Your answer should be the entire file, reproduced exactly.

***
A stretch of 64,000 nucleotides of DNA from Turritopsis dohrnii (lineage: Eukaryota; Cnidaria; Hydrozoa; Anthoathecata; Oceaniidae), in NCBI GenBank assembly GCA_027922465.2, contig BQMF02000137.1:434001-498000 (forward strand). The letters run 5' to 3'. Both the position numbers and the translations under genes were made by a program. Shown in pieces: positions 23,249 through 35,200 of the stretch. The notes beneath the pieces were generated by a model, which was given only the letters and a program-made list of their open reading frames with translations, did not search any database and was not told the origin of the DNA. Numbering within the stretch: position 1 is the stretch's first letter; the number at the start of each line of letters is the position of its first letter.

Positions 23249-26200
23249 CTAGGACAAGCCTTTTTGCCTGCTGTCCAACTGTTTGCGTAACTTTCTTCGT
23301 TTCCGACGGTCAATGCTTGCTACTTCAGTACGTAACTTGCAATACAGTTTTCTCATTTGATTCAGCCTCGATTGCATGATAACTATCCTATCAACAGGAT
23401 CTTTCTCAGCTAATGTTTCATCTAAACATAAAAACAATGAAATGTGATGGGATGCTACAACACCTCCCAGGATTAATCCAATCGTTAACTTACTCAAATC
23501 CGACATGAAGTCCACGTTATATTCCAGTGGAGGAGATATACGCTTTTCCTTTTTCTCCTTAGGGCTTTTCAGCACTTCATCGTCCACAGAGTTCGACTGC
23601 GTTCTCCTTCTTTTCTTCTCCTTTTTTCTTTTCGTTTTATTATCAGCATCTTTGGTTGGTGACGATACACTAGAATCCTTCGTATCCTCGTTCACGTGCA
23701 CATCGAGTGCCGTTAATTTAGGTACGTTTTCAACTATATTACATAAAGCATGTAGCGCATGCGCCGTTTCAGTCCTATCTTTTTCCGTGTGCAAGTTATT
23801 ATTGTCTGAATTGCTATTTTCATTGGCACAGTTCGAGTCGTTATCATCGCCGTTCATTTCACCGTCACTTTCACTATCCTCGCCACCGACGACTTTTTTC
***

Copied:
A stretch of 64,000 nucleotides of DNA from Turritopsis dohrnii (lineage: Eukaryota; Cnidaria; Hydrozoa; Anthoathecata; Oceaniidae), in NCBI GenBank assembly GCA_027922465.2, contig BQMF02000137.1:434001-498000 (forward strand). The letters run 5' to 3'. Both the position numbers and the translations under genes were made by a program. Shown in pieces: positions 23,249 through 35,200 of the stretch. The notes beneath the pieces were generated by a model, which was given only the letters and a program-made list of their open reading frames with translations, did not search any database and was not told the origin of the DNA. Numbering within the stretch: position 1 is the stretch's first letter; the number at the start of each line of letters is the position of its first letter.

Positions 23249-26200
23249 CTAGGACAAGCCTTTTTGCCTGCTGTCCAACTGTTTGCGTAACTTTCTTCGT
23301 TTCCGACGGTCAATGCTTGCTACTTCAGTACGTAACTTGCAATACAGTTTTCTCATTTGATTCAGCCTCGATTGCATGATAACTATCCTATCAACAGGAT
23401 CTTTCTCAGCTAATGTTTCATCTAAACATAAAAACAATGAAATGTGATGGGATGCTACAACACCTCCCAGGATTAATCCAATCGTTAACTTACTCAAATC
23501 CGACATGAAGTCCACGTTATATTCCAGTGGAGGAGATATACGCTTTTCCTTTTTCTCCTTAGGGCTTTTCAGCACTTCATCGTCCACAGAGTTCGACTGC
23601 GTTCTCCTTCTTTTCTTCTCCTTTTTTCTTTTCGTTTTATTATCAGCATCTTTGGTTGGTGACGATACACTAGAATCCTTCGTATCCTCGTTCACGTGCA
23701 CATCGAGTGCCGTTAATTTAGGTACGTTTTCAACTATATTACATAAAGCATGTAGCGCATGCGCCGTTTCAGTCCTATCTTTTTCCGTGTGCAAGTTATT
23801 ATTGTCTGAATTGCTATTTTCATTGGCACAGTTCGAGTCGTTATCATCGCCGTTCATTTCACCGTCACTTTCACTATCCTCGCCACCGACGACTTTTTTC